Hey, BobRo! I just picked up a copy of SUPERMAN’S GIRL FRIEND LOIS LANE #40 for $1.00 (that’s one buck), and it got me to wondering if you know of any website that will tell you what’s the *least* amount of money people are paying for old BTH (that’s “Beat To Heck” for your family-friendly column, a grade that basically means, the comic is all there, but the dealer is tired of keeping it active in his inventory month after month after month)?
Anybody can track down an Overstreet Guide to see what kind of people out there are grossly overpaying for THE HUMAN FLY #1, but I think it’s high time we serious collectors started tracking MINIMUM values of old comics, to reflect the reality of the marketplace (and also help us add to our collections without having to wade through all the GCG nuttiness).
– Dave Blanchard (BlanchardD@aol.com)
Dave, the MINIMUM price for any old comic book would be FREE!
My own attitude towards old comics is “What is the MOST I will pay for a copy?” Back in the early 70s, I paid a buck at a convention for a coverless copy of ALL-FLASH. I didn’t even know what issue it was because the indicia had been on the inside cover. But I was willing to spend a dollar to have an actual copy of a Golden Age book. Today, I might pay $5 for the same book, owing to inflation, but I’d be much more likely to try to find a trade that would benefit both the seller and myself.
Anyway, let’s open the floor to the serious collectors/ fans/ readers. What is the most you would pay for a Golden Age comic in Dave’s BTH condition? A Silver Age book? Bronze Age? Email your answers using the handy question box that appears immediately below, thanks to the able efforts of SBC Big Kahuna, Jason:
By the way, the time-frames I used for the different ages are approximations AND my own choices. Feel free to use your own definitions if it makes you happier.
A quick note: as seen in the current series, especially page 16 of issue #3 coming to a store near you, Aquaman is seen as clearly having been born with the leg fins. Sorry, Len.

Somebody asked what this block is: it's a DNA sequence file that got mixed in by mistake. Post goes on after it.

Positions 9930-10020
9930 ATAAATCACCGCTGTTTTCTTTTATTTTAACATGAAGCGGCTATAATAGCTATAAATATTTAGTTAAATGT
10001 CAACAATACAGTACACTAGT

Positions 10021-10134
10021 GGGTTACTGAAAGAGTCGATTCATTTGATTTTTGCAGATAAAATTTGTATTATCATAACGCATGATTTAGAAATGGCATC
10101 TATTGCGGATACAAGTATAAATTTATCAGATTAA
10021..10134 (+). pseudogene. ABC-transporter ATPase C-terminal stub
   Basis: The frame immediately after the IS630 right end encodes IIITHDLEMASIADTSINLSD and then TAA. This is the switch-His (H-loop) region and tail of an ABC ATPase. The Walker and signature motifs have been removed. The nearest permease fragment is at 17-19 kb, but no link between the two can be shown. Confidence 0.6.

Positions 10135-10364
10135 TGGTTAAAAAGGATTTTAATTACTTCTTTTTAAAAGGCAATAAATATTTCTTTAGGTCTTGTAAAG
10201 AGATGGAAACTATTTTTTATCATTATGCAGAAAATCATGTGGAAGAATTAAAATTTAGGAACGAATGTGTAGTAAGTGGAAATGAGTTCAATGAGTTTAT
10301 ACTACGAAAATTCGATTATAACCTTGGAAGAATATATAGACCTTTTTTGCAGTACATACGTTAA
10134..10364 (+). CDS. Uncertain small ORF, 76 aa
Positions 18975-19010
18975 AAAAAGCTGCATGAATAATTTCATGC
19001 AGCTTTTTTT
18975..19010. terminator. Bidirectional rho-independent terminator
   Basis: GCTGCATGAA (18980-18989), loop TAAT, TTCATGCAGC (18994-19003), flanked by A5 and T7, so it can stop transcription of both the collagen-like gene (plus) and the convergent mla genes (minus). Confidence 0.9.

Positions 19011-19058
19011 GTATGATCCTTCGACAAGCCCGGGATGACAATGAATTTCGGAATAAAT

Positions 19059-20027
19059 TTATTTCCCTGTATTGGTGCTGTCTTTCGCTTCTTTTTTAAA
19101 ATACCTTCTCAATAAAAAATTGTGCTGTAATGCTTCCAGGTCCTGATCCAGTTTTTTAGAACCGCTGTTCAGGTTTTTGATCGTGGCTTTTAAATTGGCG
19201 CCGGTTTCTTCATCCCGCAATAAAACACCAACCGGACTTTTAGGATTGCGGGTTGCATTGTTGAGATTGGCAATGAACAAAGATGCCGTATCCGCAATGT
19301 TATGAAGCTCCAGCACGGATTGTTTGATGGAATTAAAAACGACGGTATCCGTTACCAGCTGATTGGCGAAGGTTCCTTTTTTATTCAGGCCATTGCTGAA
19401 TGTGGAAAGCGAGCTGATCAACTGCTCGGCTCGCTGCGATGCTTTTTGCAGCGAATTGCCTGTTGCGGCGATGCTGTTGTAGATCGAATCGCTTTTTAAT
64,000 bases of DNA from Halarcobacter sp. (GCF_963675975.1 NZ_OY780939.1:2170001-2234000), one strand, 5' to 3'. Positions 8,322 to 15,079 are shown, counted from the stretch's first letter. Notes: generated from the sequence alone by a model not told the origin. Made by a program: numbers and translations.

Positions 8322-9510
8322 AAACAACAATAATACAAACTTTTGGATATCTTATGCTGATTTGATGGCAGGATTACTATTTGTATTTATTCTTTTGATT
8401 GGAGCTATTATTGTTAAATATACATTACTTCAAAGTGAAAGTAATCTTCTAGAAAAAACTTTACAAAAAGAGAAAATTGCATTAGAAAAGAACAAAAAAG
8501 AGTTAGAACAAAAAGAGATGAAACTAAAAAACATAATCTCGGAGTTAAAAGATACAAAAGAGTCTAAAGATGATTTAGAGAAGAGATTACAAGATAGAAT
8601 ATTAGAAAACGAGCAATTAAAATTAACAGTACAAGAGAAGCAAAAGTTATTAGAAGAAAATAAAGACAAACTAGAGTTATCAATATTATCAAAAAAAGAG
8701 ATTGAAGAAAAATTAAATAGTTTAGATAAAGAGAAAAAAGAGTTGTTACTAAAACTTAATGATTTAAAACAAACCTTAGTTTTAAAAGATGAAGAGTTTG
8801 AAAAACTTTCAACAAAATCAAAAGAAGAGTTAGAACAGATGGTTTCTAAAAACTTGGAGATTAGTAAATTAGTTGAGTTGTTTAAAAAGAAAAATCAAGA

– Bob Greenberger
On the Green Lantern of Krypton’s sector, one should also mention “The Man Who Destroyed Krypton” in SUPERMAN #205. This story, published in 1968, showed that Krypton’s internal stresses were actually dying down, but a space criminal named Black Zero re-ignited them.
People have objected to this story since it seemed to depict Jor-El as wrong about his prediction of the destruction of Krypton. However, if one considers the story that states that Tomar-Re attempted to save Krypton by damping down its stresses, one can see that Jor-El was not wrong. Krypton’s explosion would have occurred unimpeded without Tomar-Re’s intervention and did result once Black Zero undid what Tomar-Re had accomplished.
So, you could say that probably Tomar-Re’s original mission, to damp down Krypton’s uranium core with stellarium, was successful and caused Black Zero to have to restart the reaction, as revealed in flashback in issue #205. This would necessitate Tomar-Re’s attempt to get more stellarium to rescue Krypton, as shown on page 5. Since this story takes place over more than three years, this is more probable than thinking a Green Lantern would need all that time to gather enough stellarium to save Krypton only once.
Admittedly, it takes a little bit of work, since most retellings of Superman origin published after these stories did not bother to mention most of the above, but you can get the stories to gel together.
– John McDonagh (firstname.lastname@example.org)
I couldn’t agree with you more in regard to your “forecast for the future,” as well as your “assessment of the present.” There are very few comics I enjoy on a regular basis today because they are just so darn confusing. The colors are overwhelming; the art, while perhaps nice as pinups, seldom conveys the story; and the plots are too murky, long, and “hip.” I don’t know what the future holds, but I think it may be an overabundance of “special projects,” at the expense of the monthly.
– Derek W (email@example.com)
Not a question, just a thank you for writing SUPERMAN: THE SECRET YEARS. I’ve long since lost those comics and did not know who wrote them.
They were some of my favorites when I was young. I loved the idea of the most powerful man in the world feeling so alone because of the death of his parents and of a roommate. The atmosphere in these comics was so thick!
– vegheadjones (firstname.lastname@example.org)
THE HOMEWORK CORNER:
I have a project at school: Find out who John Reed is (alias for what super-hero) and to find a web page containing info. Please help. Thank-you
– Charles Bunyea (email@example.com)
Well, kemo sabe, it would have been easier for you to find if you had spelled Reid correctly. He’s the Lone Ranger (and uncle to the Green Hornet) and you can find the supporting information at http://www.skypoint.com/members/joycek19/ranger.htm. Tell your teacher I expect an “A” on this project.